I’m not a Strava user. I really can’t see the attraction in using a website to shout about my every footling bike ride or trivial athletic achievement to a generally indifferent audience, who are only ever going to be looking at it in the first place because they’re bored and are supposed to be working.
I’ve got the back page of Cycling Weekly for doing that.
However, last week, when I was bored and supposed to be working, I was noodling around on the Strava site. I checked the fastest time for a long draggy road I often use on training rides.The record was rather good — about my best time, I reckoned. I checked another circuit I use. The same rider held the record. Again, the time was very similar to mine.
I noticed that this guy, who used what was clearly a pseudonym, often trained around the times I did, and often on the same roads. In fact, he held the Strava records for almost all of my regular routes.
Looking through my training diaries, I found that all the records had been set on days when I’d been riding on the roads in question. It was weird. Why had I never seen him? Surely I should have run into him at some point. Who the hell was he?
At that point the doorbell rang. As I went to answer it, I noticed a very familiar bike leaning against my garden fence. The penny dropped.
“This guy held the records for almost all my regular routes”
“Bernard!” I roared, and opened the door. “You double-dealing, Strava-segment stealing, two-faced excuse for a training partner!” “I’m sorry?’ he said. “Strava? Is that a kind of pasta sauce?”
“You know damn well what it is. Would I be right in assuming that after every ride we do, rides where you spend your time on my wheel moaning that we’re not going fast enough, but never, ever doing a turn yourself, you go home and upload it to Strava?”
“What if I do?” he asked. “It’s not as if you wanted the segments, since you think you’re too good for Strava. Those records are the kind of things people like you toss aside. And people like me pick them up. Like these arm-warmers that you didn’t want. There’s years of life in them yet.”
Right enough, the little sod was wearing the brand new arm-warmers I’d been turning the house upside down to find for the last month. But I knew he’d only mentioned them to distract me from the real issue. I gave him a hostile glare.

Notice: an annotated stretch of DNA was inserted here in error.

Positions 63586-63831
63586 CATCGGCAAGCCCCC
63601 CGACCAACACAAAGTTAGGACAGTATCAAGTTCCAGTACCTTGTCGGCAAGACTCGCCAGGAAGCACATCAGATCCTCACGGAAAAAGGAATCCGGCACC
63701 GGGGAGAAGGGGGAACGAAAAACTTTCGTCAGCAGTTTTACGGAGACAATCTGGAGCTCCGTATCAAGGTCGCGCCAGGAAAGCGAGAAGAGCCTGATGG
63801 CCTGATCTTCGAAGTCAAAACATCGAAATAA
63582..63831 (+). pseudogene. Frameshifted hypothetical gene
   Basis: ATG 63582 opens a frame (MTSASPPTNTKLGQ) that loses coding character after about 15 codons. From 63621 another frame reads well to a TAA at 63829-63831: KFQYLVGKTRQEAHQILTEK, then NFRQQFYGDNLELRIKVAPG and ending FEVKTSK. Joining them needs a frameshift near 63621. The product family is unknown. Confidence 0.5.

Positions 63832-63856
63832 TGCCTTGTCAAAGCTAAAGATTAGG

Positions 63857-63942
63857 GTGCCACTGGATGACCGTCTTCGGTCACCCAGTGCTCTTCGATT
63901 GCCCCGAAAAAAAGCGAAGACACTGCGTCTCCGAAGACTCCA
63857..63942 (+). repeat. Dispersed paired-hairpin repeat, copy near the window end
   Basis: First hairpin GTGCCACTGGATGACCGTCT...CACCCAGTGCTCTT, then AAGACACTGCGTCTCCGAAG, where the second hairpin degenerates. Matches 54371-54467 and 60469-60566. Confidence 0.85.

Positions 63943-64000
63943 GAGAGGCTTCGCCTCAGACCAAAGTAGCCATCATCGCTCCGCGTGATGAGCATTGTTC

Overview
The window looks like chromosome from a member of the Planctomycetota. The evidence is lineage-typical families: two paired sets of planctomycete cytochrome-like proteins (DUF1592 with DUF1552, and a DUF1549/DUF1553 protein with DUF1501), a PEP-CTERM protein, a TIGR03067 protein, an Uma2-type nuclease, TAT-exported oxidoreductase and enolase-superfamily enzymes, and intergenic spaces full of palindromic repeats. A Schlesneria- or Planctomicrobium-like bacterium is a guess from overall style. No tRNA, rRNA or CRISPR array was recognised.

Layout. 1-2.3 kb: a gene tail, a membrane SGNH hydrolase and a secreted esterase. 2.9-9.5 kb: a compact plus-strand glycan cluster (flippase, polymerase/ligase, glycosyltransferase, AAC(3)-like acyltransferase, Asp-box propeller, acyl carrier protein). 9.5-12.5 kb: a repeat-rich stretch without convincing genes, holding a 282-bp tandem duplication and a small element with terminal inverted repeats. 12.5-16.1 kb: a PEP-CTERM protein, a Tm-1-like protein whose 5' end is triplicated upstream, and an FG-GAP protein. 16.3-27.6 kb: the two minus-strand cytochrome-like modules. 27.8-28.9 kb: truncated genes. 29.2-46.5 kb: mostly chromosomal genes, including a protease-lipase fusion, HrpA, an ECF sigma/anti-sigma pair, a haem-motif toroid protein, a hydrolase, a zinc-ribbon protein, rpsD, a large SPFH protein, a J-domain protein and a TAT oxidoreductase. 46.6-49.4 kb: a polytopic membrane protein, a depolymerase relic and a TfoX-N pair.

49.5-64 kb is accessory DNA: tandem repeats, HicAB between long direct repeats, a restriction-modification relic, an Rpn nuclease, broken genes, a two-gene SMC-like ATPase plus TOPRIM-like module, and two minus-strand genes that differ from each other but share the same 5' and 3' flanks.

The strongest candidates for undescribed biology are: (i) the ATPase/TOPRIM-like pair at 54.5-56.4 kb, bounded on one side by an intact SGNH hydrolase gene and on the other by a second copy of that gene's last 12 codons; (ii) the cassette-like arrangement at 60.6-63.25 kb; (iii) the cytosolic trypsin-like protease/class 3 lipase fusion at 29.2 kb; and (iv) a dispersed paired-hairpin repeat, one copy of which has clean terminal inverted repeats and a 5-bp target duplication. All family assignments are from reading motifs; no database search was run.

“What’s more,” he continued to say to me, “I could have had those segments fair and square.”
“Are you trying to tell me it was just a coincidence that I was six inches in front of you for all of them?” I replied.
“Well, yes,” he said, “I only ride with you because normally I enjoy the company.”
“Really? You find my backside seen through a veil of your own tears to be a congenial sight?”
“Most Strava segments are set in groups anyway,” Bernard replied. “They’re a collective endeavour.”
“This from a man who hasn’t pulled a clear turn on the front since 2009? There’s a bit of a difference between ‘collective endeavour’ and ‘wheelsucking’.”
But I was aware that I sounded more than a bit peevish by this point. I also realised I’d been outsmarted again. There was no way Bernie was going to delete his blazes of glory through the lanes of Cambridgeshire. And it was petty of me to even want him to.
The arm-warmers, on the other hand. Well, he’d brazenly raised the issue, and I’d very cleverly ignored it because I thought it was a trap. But as he sauntered back down the path to his bike, it was suddenly very clear that I was never getting them back.
Last weekend my family and I went on a day trip, by car. We had lunch in a nice cafe, and afterwards went for a walk round the town. I found a bike shop, with a fantastic deal on a new Cannondale. So I bought it on the spot.
When we all met up at the car later, I explained to my wife that since the bike was going to have to go on the back seats, she and our youngest were going to have to take the train home. She was very, very angry. Please reassure me I did nothing wrong.
Anon of Sheffield
Anon, I think all of Cycling Weekly’s readers would grant you absolution. Though it’s only fair to point out your wife is presumably right now writing to the Daily Mail women’s page and being told to get the hell out of the marriage.
How to… make your chain fall off
There are numerous ways to make a bike chain fall off. One is to change gear over a rough piece of road. This is why really rough pieces of road are always at the bottom of hills.
Another is to go for a ride with someone you want to impress.
A chain that’s stayed firmly put for a decade will fling itself onto the bottom bracket shell if you go on a charity ride with Sean Kelly. A bicycle, like a small child, loves nothing so much as to embarrass you.
When the chain derails, be sure to pedal quickly and stupidly against no resistance for a moment. Then try frantically to get it back on by waggling the front gear changer. While you do this, you have a critical calculation. As your momentum runs out, you have to work out the odds of one last panicky waggle working, versus the risk of you stopping altogether and not having time to put a foot down.
A final option is to reach down and try to replace the chain with your hand. This has the added comic potential of getting your hand trapped between chain and chainring. It’s especially hilarious if this happens on a fixed gear, since the revolving crank will rip your hand off the end of your arm and you’ll have to take it home in a jersey pocket.
With over 250,000 miles of Great British roads to choose from, and even more nitpicking fans to keep happy, the